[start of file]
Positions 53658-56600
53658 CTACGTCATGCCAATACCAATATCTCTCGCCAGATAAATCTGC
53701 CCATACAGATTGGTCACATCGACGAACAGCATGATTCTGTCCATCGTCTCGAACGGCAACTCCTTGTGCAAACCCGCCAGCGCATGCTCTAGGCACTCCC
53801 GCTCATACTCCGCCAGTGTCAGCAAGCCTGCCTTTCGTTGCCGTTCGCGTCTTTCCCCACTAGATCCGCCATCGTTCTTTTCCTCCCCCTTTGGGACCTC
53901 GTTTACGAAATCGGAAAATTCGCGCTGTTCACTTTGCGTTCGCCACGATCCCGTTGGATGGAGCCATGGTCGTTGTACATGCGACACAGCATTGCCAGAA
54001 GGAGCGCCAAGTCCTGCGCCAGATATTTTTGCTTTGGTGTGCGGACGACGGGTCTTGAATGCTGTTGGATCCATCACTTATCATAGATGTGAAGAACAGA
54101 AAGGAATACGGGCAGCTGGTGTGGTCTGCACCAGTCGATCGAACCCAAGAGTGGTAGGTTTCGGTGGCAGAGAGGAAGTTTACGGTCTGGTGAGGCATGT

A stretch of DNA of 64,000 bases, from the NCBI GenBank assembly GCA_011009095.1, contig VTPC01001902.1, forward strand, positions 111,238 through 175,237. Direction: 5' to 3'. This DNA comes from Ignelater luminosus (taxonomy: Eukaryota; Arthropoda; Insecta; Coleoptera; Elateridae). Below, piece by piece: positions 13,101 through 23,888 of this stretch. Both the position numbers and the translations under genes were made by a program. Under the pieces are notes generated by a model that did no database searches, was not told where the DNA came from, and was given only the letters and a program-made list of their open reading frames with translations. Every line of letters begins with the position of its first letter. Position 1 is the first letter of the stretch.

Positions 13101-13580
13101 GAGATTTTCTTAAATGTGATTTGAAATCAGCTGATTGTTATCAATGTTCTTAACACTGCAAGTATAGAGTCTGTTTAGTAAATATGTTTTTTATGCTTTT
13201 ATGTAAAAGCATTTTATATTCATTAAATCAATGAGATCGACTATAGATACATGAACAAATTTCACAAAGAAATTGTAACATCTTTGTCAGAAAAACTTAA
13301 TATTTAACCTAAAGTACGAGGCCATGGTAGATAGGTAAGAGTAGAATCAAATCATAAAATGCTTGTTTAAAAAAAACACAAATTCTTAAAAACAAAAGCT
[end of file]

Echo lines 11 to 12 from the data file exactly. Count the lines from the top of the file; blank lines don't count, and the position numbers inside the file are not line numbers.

13201 ATGTAAAAGCATTTTATATTCATTAAATCAATGAGATCGACTATAGATACATGAACAAATTTCACAAAGAAATTGTAACATCTTTGTCAGAAAAACTTAA
13301 TATTTAACCTAAAGTACGAGGCCATGGTAGATAGGTAAGAGTAGAATCAAATCATAAAATGCTTGTTTAAAAAAAACACAAATTCTTAAAAACAAAAGCT